Former London Mayor and Prime Minister Theresa May’s Foreign Secretary Boris Johnson won a party vote yesterday to become the Conservative Party leader and prime minister. He defeated Tory Member of Parliament Jeremy Hunt by nearly 2-1.
Foreign Secretary Mr Hunt said he was “very disappointed”, but Mr Johnson would do “a great job”. He said he had “total, unshakeable confidence in our country” and that was a valuable quality at such a challenging time.
Mr Hunt added: “It was always going to be uphill for us because I was someone who voted Remain and I think lots of party members felt that this was a moment when you just had to have someone who voted for Brexit in the referendum.
“In retrospect, that was a hurdle we were never able to overcome.”
US President Donald Trump also sent his congratulations to Mr Johnson, tweeting: “He will be great!”
Almost 160,000 Conservative members were eligible to vote and turnout was 87.4%.
Johnson has always been a “hard” Brexit man and has indicated that the deal struck by Prime Minister May with the EU on Great Britain’s exit is “dead.” He has also said that the country would leave the EU on October 31, “do or die.” This means it is very likely that Great Britain will exit the European Union without a formal agreement.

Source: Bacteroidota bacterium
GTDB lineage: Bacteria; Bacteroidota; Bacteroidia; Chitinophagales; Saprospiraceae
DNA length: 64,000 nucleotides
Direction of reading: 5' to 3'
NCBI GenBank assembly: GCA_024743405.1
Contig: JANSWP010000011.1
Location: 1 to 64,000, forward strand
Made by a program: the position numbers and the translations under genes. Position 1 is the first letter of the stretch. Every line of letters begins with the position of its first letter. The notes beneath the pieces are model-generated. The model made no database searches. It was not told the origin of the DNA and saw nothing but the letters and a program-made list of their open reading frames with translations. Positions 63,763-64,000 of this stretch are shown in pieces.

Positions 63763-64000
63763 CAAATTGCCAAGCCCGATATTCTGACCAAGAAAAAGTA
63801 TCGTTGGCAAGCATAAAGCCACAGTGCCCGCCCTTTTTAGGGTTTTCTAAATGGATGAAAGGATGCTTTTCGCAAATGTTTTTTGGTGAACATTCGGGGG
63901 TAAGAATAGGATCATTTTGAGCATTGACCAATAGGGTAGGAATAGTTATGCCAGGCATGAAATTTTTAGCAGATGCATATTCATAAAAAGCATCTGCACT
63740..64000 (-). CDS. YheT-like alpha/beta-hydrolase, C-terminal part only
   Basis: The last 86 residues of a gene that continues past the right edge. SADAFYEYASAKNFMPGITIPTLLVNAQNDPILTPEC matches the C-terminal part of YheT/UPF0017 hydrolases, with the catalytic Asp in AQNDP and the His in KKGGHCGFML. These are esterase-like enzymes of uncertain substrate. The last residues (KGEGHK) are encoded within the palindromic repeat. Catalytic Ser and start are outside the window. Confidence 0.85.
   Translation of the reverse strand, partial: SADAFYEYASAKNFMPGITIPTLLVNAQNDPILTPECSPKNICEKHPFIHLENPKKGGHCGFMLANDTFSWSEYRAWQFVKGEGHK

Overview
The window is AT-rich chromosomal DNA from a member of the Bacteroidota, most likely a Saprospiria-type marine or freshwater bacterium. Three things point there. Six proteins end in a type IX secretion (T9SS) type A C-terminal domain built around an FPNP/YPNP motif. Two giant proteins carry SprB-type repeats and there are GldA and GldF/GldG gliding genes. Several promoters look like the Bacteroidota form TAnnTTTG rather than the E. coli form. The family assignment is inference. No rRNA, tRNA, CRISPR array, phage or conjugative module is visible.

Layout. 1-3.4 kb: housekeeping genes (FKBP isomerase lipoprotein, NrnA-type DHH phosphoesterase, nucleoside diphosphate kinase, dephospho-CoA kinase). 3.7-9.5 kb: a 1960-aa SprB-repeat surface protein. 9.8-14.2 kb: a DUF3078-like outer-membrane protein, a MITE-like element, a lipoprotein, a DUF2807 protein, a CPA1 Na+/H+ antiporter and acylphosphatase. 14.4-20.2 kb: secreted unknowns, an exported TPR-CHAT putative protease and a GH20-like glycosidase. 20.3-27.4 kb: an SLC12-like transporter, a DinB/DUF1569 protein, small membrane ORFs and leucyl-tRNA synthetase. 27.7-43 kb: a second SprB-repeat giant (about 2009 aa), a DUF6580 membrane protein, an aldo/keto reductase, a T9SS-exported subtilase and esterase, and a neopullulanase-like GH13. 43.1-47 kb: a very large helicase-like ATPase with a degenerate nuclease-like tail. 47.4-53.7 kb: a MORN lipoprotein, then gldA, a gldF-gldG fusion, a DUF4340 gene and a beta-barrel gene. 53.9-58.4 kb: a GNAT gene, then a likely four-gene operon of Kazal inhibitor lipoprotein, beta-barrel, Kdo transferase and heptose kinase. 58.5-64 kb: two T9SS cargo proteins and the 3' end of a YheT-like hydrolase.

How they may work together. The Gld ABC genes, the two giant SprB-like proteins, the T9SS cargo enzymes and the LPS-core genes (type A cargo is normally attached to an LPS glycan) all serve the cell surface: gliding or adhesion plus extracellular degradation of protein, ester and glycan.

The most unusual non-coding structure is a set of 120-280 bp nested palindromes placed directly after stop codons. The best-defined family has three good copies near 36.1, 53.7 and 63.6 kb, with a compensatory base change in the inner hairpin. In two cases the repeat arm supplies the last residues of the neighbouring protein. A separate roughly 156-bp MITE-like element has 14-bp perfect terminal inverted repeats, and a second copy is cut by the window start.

Two of May’s cabinet members who oppose a no-deal Brexit resigned yesterday.
Education Minister Anne Milton tweeted her resignation just half an hour before the leadership result was due to be revealed, insisting the UK “must leave the EU in a responsible manner”.
And International Development Secretary Rory Stewart confirmed he would be returning to the backbenches, where he would be spending more time “serving Cumbria” and “walking”.
No one knows what a “responsible manner” of leaving the EU means. But the uncertainty of a no-deal Brexit could dramatically effect the British economy.
Johnson seems unconcerned:
Speaking at the Queen Elizabeth II centre in London, he said: “We are going to energise the country.
“We are going to get Brexit done on 31 October and take advantage of all the opportunities it will bring with a new spirit of can do.
“We are once again going to believe in ourselves, and like some slumbering giant we are going to rise and ping off the guy ropes of self doubt and negativity.”
If confidence alone could pull off a successful exit from the EU for Great Britain, Johnson could become the man of the century. His personality, his optimism, and his belief in his country are not being questioned. Facing off with the EU to get a deal done by October 31 is.
Johnson has been criticized for having an outsized ego in the past, and is considered by some as something of a loose cannon. But no one doubts his energy or commitment to the cause of bringing back a moribund economy by unleashing the energies of the people, free from the shackles imposed by Brussels.